Dialogue is not always an easy road to travel

Sr Rebecca Conlon SSC describes her mission in Pakistan

My pilgrimage in Inter-Religious Dialogue (IRD) started in 1989 in Selly Oak Colleges, Birmingham, England, where a group of five Columban Sisters spent time in preparation for the opening of our new mission in Pakistan.

Here, we had the privilege of being guided into opening the treasures and challenges of Islam. This course prepared me for my mission and, even now, helps me to look beyond the frequent experiences where there is much darkness and where hope and life are threatened daily.

As a sign of our commitment to dialogue as a way of life among the Muslims, we decided to live among them and pitch our tent in their midst, much to the consternation of many people who feared for our safety. It seemed a risky decision but here I am, 25 years later, still in Pakistan, healthy and happy in a country which is 98% Muslim.

My own spirituality of inter-religious dialogue is captured beautifully in Rublev’s famous icon of the Trinity which was originally entitled The Welcome That Makes a Stranger into a Friend. In this celebrated Russian icon, three angels are seated around a table drinking from the same cup, with an empty space in the foreground, set for the guest or stranger. For me, making a stranger into a friend is what IRD is all about.


In my experience in Pakistan, sometimes I am the one who receives welcome and hospitality; at other times I am the one who provides the space to welcome our Muslim brothers and sisters who, at first, are strangers, but who can be angels bearing God’s message as in the Biblical story behind Rublev’s icon.

Incidents such as the 2005 publication in Denmark of cartoons ridiculing the Prophet Mohammed, PBUH (Peace Be Upon Him), had a real domino effect across the Muslim world and especially here in Pakistan, which is the ‘homeland of the Muslims’.


Such incidents spark fear of retaliation by the mob among the Christian communities who are a tiny minority, are termed ‘Western’, and do not feel secure in the country where they were born. Over the years, churches have been burned, villages attacked and houses and businesses burned.

In a recent attack, two suicide bombers targeted a church in Peshawar killing 85 worshippers. Such international and national incidents affect us deeply and, during 2013, we had to stay indoors for a full month as it was too dangerous for us to risk going out.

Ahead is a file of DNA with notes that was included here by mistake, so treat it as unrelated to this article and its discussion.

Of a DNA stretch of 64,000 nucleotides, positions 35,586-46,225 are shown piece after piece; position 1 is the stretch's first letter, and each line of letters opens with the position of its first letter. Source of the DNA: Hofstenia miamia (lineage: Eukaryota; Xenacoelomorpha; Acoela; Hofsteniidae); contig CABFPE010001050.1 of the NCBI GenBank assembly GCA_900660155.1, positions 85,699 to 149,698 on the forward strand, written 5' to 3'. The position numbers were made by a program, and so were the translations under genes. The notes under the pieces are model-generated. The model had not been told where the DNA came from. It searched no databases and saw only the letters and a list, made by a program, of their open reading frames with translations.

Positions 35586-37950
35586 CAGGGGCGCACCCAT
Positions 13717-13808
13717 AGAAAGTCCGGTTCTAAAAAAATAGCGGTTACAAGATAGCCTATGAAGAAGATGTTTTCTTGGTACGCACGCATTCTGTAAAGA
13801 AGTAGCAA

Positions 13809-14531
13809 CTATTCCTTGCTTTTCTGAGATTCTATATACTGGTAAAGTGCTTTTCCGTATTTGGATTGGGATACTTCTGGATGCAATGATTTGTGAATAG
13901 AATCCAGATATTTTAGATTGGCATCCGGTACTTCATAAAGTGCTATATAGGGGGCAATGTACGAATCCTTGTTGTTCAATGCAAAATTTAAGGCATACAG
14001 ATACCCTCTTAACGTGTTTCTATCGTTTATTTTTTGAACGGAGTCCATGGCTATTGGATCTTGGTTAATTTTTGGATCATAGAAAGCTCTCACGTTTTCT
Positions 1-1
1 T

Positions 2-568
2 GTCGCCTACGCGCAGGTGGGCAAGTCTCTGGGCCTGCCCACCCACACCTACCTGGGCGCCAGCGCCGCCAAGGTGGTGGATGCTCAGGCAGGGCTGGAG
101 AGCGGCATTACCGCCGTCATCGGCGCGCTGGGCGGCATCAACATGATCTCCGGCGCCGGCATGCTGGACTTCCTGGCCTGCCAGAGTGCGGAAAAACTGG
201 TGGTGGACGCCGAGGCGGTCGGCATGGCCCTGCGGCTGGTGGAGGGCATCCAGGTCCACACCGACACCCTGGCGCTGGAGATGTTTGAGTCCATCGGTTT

During this time we had no opportunity to celebrate Eucharist, and we depended on a local person to see to our shopping needs.

I often ask myself whether it is okay for us missionaries to urge our Pakistani Christians to IRD. I was very inspired by Shabaz Bhatti, the only Christian minister in the government. He tried to repeal the blasphemy law which hangs like a millstone around the necks of Christians, Hindus and Muslims. He vowed to speak for marginalised Christians and other minorities, saying: “I will die to defend their rights… I want my life, my character and my actions to speak for me and show that I am a follower of Jesus.” His life was taken by a lone gunman in 2011.

The Lord’s work of the Kingdom is woven in and out with such incidents and yet each year we celebrate Christmas night with up to 40 Muslim friends and neighbours. This is a tradition that they started from the very beginning of our time here when, to our surprise, they brought us in our first Christmas tree. We have maintained this open-door welcome since. Also we Columban Sisters here in Pakistan have helped a Muslim couple, both lawyers, to set up an NGO for reaching out to marginalised women. This is a great meeting place for Muslims, Hindus and other Christians who are committed to this particular issue of justice and peace. Such wonderful people were once strangers but became God-sent angels when clouds of darkness surrounded my life.

Dialogue is not always an easy road to travel. It is a pilgrimage of the heart, a road to personal conversion. This means a letting-go of prejudices and being open to new ways of seeing things and people.


*Sr Rebecca Conlon, from Miltown Malbay, Co. Clare, has spent the past 25 years in Pakistan. The article was first published in the Far East magazine.